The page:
The Desert Spear by Peter V. Brett
|Book Name:||The Desert Spear|
|Author:||Peter V. Brett|
|Publisher(s):||Harper Voyager (UK) & Del Rey (USA)|
|Formatt:||Hardback / Softcover / Audio Book / eBook|
|Release Date:||April 13, 2010|
Editor’s Note: This review contains minor spoilers for The Painted Man (The Warded Man). Read with caution if you have yet to finish the first book. You can read Overlord’s review of The Painted Man here.
Peter V. Brett literally exploded onto the scene in 2008/2009 when his first novel was released into the world of fantasy literature. For those who have read The Painted Man (The Warded Man in the USA) – there is little doubt in my mind that upon finishing it you would have been crying out for more of the same.
And with good reason too. Brett writes with purpose – everything in The Painted Man moves quickly and yet the worldbuilding and character development is as good as I’ve ever experienced. We know the characters in The Painted Man, we know how they will react to things, we feel for them and we literally feel part of their journey. The world is terrifying and we can see the demons as real, living, breathing creatures. Action scenes are breathtaking and then there is also that no-nonsense style that Brett has where every sentence seems to contribute to the story. Finally, the story itself of one man choosing to take a stand against a foe that had ruled over mankind for hundreds of years is an epic one.
So, in case you have not yet guessed, after reading The Painted Man, I liked Peter V. Brett. I liked what he brought to the table. I loved the simplicity of story in the first book and yet the complexity of the journey. I certainly wasn’t alone – most people gave the novel top marks (like I did). One thing that some people did say to me though – through Twitter, forums and on other review sites – was that perhaps the story was too simple compared to other work. Perhaps it needed more development, more characters, more of a history, more details about the smaller things in Brett’s world. Some even said that it was too predictable.
Well fans and critics alike, you are going to learn more, experience more and feel more. I am also going to tell you that upon reading the first 1, 3, and then 10 pages, everything you thought you knew, thought was going to happen and the point you expected to start at will be changed.
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We start The Desert Spear with the viewpoint of the Corelings. In the first book, Brett portrayed the Corelings as unintelligent demons that are motivated purely by a primitive lust for destruction. By the end of the introduction we learn that the Coreling Prince is in fact able to communicate to the other Corelings telepathically and is quite interested in the goings on up on the surface.
The introduction though is the last we see of the Coreling Price until quite a bit further into the book.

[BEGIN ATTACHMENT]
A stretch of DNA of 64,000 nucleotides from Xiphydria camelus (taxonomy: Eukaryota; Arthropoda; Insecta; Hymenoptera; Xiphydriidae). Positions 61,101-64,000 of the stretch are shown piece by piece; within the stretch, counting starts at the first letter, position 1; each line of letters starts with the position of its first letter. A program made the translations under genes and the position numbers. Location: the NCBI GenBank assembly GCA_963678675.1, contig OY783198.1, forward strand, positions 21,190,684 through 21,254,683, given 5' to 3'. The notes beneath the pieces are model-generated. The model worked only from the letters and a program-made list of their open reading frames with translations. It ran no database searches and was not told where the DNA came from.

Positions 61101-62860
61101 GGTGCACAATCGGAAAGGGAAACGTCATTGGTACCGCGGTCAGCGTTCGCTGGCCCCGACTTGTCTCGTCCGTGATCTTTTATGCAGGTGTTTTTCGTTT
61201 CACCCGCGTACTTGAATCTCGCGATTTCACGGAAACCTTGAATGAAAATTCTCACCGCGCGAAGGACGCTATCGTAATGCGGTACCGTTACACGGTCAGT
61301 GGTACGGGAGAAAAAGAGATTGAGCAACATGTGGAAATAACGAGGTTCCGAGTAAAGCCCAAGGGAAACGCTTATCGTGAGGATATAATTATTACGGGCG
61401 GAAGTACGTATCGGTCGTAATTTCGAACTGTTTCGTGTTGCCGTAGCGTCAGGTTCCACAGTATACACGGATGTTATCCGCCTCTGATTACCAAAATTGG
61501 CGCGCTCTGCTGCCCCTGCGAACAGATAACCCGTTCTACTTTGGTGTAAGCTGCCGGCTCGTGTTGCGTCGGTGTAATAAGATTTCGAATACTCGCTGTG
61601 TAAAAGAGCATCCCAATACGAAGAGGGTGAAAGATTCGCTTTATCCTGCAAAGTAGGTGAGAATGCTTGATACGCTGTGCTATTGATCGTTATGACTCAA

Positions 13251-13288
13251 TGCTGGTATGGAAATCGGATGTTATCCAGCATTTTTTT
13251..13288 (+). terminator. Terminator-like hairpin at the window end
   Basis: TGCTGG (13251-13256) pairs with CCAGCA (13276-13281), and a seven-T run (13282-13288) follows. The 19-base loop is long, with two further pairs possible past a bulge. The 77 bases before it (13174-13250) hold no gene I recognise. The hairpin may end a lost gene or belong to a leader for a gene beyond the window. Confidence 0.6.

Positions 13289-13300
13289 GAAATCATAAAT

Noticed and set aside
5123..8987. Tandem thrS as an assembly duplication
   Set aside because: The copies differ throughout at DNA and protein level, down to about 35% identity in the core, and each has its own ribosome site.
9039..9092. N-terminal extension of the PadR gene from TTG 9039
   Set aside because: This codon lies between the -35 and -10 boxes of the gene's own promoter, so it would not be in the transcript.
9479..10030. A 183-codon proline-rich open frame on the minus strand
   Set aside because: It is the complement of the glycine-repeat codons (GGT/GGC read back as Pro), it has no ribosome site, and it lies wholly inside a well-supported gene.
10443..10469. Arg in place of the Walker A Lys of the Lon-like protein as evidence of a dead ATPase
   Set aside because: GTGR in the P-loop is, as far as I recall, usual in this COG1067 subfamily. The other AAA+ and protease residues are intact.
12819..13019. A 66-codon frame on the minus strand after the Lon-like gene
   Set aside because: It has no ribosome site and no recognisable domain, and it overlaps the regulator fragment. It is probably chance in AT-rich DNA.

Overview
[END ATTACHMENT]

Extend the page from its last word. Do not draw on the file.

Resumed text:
So, back to the Painted Man’s journey?
We don’t catch up with Arlen, Leesha or Rojer actually until around a third through the book.
Remember Arlen’s old friend, the leader of the Krasian Armies that fought the demons in the maze? The one who welcomed him openly to his city during his messenger days and fought alongside him, killing hundreds of Corelings? The one beat him, left him for dead in the desert and stole the warded spear? Well… there’s your new hero!
I told you things had changed. Jardir has named himself as the new Deliverer and the people of Krasia have openly accepted him as such. In this book, the first third of its pages will shift between Jardir’s youth, his journey from the lowest of low in his culture to the most powerful leader seen since the past Deliverer, and his present day journey where he looks to take over the surrounding cities and add them to his army.
It seems that Jardir believes that as Deliverer he has been chosen by Everam (the Krasian God) to unite all humans of the world by any means possible. It is all in order to begin the Daylight War where the humans will take on the demons. I won’t say much more than that in fear of spoiling this wonderful journey – that is full of twists, turns, somersaults, back-flips, and much more besides. But every time you think you get Jardir, or you think you know what is going to happen next, Brett changes it.
It is a wonderful skill that he has. One minute you love a character, the next you hate them. The picture he paints of Jardir’s upbringing is one that says to me that Brett spent a HUGE amount of time planning and researching foreign cultures, because I myself even right now, after I have finished the book could tell you their philosophies, their social ranking order, their military system, their religious believes, the state of their economy and paint you a pretty damned realistic view of their country and its environment.